CEDAR HILLS — There are few things I love more than an outdoor play or musical. I find it very relaxing to settle down on my blanket and breathe in the fresh air while watching a story play out on the stage. This is the experience Creekside Theatre Fest is offering its audience as part of this year’s season with their staging of the musical Tuck Everlasting at Heritage Park Amphitheater.

Show closes July 1, 2022.

Based on the novel by Natalie Babbitt, Tuck Everlasting has music by Chris Miller, lyrics by Nathan Tysen, and a book by Claudia Shear and Tim Federle. It, unfortunately, had a short run on Broadway (and the show has its flaws), but Creekside director Erin Martin has taken this show and injected it with loads of heart and energy to make it definitely worth a watch.

Tuck Everlasting tells the story of a little girl named Winnie who stumbles upon the Tuck family, who unknowingly drank from a special spring and became immortal. Winnie becomes particularly attached to son Jesse (played by Jordan Bennion), but the whole family is appealing to her. Winnie’s father has recently passed the year before, and so the idea of immortality at first seems like a great idea. But the family knows it can feel like a prison sentence at the same time. The Tucks have an existence in which they are never able to finish anything and never able to progress, and that has its cost.

Libby Gardiner as Winnie Foster.

In many ways, the outdoor venue is a perfect fit for this show. In Tuck Everlasting, Winnie (played by Libby Gardner) finds the Tuck family in the woods, and so it is like the stage is part of her journey of self-discovery.

Tuck Everlasting is one of those shows where they seemed to have saved most of the great songs for the second act. There was not much that was memorable in the first act, but I was impressed with pianist Zach Hansen who accompanies the production, as well as the sound design by Jake Allen. (Microphones can be tricky to deal with in an outdoor setting, but I could hear everything that was happening on stage.) The first act’s highlight is “Top of the World,” sung by Jesse and Winnie as they climb trees together. The relationship between Jesse and Winnie is sweet, but it is also a little strange. Jesse, after all, is 102 years old in reality, and he sets up a life for him and Winnie at 17 (even a song called “Seventeen”) when she is just 11. It feels weird to have a grown man making plans to wait for an 11-year-old to turn 17 and then marry her.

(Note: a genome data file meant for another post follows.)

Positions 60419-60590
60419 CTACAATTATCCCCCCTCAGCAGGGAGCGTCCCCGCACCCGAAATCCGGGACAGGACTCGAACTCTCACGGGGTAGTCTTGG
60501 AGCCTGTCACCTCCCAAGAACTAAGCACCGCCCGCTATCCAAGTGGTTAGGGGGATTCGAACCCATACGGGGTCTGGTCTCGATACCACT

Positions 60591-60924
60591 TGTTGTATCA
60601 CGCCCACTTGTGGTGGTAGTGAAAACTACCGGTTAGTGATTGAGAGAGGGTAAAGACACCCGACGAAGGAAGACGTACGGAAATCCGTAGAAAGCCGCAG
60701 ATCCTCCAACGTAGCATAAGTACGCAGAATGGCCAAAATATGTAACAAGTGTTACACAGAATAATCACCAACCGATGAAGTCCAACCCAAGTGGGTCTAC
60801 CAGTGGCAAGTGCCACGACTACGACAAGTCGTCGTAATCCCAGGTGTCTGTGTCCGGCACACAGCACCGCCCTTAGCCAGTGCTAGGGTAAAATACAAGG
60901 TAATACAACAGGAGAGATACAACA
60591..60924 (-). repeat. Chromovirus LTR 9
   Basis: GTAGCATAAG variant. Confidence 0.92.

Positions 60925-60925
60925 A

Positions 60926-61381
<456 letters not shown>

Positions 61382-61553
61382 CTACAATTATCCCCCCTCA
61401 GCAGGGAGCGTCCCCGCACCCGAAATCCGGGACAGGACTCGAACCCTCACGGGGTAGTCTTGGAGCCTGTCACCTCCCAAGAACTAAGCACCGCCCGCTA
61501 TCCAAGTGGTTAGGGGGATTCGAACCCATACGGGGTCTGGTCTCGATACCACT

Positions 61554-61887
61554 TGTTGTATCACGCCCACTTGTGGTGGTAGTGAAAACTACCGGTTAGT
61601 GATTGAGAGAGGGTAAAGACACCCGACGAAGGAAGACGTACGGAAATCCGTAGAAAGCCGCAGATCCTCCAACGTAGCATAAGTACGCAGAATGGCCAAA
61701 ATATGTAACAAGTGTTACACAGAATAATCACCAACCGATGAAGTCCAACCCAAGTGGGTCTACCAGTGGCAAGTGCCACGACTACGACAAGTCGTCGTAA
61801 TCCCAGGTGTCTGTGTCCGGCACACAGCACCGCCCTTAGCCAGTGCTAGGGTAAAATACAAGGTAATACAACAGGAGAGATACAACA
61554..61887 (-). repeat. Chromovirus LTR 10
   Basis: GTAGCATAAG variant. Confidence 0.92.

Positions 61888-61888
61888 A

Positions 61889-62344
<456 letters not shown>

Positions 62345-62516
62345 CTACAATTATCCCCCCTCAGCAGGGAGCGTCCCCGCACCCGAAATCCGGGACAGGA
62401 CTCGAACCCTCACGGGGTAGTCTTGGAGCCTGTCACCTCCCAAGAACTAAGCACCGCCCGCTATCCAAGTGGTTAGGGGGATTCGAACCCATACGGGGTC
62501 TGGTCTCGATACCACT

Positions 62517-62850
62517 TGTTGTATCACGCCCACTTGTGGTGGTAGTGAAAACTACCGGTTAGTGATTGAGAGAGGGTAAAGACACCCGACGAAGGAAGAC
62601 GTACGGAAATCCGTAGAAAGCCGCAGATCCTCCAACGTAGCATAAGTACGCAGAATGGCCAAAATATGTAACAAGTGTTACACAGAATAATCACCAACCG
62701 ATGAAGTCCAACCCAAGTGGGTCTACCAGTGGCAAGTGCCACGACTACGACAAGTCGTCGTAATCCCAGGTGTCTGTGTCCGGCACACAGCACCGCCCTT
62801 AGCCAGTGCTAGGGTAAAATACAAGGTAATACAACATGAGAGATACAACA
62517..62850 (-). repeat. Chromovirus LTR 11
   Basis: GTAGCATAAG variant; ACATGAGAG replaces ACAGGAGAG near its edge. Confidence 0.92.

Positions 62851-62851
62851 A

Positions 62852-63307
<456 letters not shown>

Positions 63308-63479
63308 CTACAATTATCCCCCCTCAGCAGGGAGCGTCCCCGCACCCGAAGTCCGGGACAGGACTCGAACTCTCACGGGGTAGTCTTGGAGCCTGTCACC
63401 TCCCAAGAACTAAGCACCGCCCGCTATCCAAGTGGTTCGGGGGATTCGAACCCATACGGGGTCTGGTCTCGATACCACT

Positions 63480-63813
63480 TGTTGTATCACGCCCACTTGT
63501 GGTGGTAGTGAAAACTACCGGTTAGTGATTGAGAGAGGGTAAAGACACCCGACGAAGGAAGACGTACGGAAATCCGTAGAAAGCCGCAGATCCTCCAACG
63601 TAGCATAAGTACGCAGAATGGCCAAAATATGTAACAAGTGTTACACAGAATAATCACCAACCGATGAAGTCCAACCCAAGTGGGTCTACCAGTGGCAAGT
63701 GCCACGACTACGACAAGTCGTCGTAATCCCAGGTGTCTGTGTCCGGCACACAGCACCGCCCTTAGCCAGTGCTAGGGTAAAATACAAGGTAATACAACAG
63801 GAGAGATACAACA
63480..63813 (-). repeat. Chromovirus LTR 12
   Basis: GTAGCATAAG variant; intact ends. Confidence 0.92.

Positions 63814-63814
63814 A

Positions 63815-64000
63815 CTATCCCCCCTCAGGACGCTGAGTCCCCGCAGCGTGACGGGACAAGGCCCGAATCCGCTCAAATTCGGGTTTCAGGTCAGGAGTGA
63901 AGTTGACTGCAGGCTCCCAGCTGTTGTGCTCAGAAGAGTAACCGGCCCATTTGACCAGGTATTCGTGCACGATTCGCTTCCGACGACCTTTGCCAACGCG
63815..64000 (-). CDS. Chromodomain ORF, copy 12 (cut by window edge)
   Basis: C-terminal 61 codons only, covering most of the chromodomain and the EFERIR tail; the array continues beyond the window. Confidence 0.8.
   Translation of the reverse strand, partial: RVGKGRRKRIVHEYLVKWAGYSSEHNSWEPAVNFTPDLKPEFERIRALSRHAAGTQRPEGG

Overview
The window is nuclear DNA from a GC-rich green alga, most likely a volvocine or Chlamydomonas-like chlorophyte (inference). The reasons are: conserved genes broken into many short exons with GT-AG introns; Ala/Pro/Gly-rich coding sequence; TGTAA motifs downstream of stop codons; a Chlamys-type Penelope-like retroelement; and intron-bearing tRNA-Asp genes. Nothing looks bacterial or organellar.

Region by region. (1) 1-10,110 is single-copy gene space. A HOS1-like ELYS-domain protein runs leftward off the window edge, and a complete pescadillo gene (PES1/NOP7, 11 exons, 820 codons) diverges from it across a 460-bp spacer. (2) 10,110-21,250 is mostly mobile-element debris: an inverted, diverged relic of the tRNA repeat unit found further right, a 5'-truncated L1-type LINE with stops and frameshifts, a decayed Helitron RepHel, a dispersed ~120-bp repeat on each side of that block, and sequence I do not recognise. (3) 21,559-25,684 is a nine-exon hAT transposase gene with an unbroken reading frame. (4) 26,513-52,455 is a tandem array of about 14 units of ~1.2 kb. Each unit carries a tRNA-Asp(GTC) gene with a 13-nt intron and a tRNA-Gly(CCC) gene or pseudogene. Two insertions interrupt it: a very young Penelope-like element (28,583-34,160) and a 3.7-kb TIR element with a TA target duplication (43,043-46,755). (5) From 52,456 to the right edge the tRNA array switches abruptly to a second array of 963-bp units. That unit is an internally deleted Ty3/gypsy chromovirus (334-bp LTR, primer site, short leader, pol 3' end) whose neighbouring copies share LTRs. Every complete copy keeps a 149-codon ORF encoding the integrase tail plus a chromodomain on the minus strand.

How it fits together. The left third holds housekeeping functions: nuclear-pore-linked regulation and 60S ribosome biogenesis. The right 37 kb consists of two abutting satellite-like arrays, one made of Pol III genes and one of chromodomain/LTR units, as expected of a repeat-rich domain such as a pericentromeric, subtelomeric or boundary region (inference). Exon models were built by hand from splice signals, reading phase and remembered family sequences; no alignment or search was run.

Left to right: Alex Glover, Jordan Bennion, Christie Gardiner, and Sam Carpenter as the Tuck Family.

The nemesis of Tuck Everlasting is “Man in the Yellow Suit.” He is a carnival barker of sorts and is determined to find out the mystery of the spring with the goal of bottling it to sell. Jordan Long brings a lot of villainous energy to the role, especially with his songs “Story of the Man in the Yellow Suit” and “Everything’s Golden.” There is also a song from Constable Joe (played by Bevan Car) and Hugo (played by Trevin Peck) as they hunt for him, called “You Can’t Trust a Man.”

I love when families are involved and in this production of Tuck Everlasting, Libby Gardner’s mother, Christie Gardiner, plays matriarch Mae Tuck. This provides an obvious chemistry between Winnie and Mae that spreads throughout the entire cast. I also really enjoyed the chemistry between Winnie and the father in the Tuck family, Angus (played by Alex Glover). Angus does not get a chance to be a father to a girl often, and when Winnie is great at catching fish, he can be a father figure in a wonderful song together called “The Wheel.”

Jordan Long as The Man in the Yellow Suit.

To my surprise, however, the highlight of Tuck Everlasting has no singing at all. It is a ballet sequence called “The Story of Winnie Foster.” With choreography by Meg Flinders, the audience sees Winnie’s choice at age 17 and how her life plays out through dance. It is a beautiful dance sequence. The older Winnie is played by Joleah Long who is fantastic at using dance to evoke emotion and life experiences.

The sets and props are simple in this production and the costumes by Katrina Dekarver create a convincing old-fashioned feel. Thanks to Dekarver, the creek and nature surrounding the amphitheater become part of the show, which helped me become very immersed in the story. How brilliant it is to have a show about a magical spring be performed in front of a flowing creek. Very clever.

Tuck Everlasting is a great activity for the entire family. The songs can be a bit bland and the relationship has its weird moments, but the show has a big heart and at its core is a story about family and what makes for a worthy life. It is definitely worth the time to head up to Cedar Hills and spend some time with the Tuck family.

The Creekside Theatre Festival production of Tuck Everlasting June 21, 23, 25, and 29 and July 1 at the Heritage Park Amphitheater (4425 West Cedar Hills Drive, Cedar Hills). Tickets are $15-18. For more information, visit creeksidetheatrefest.org.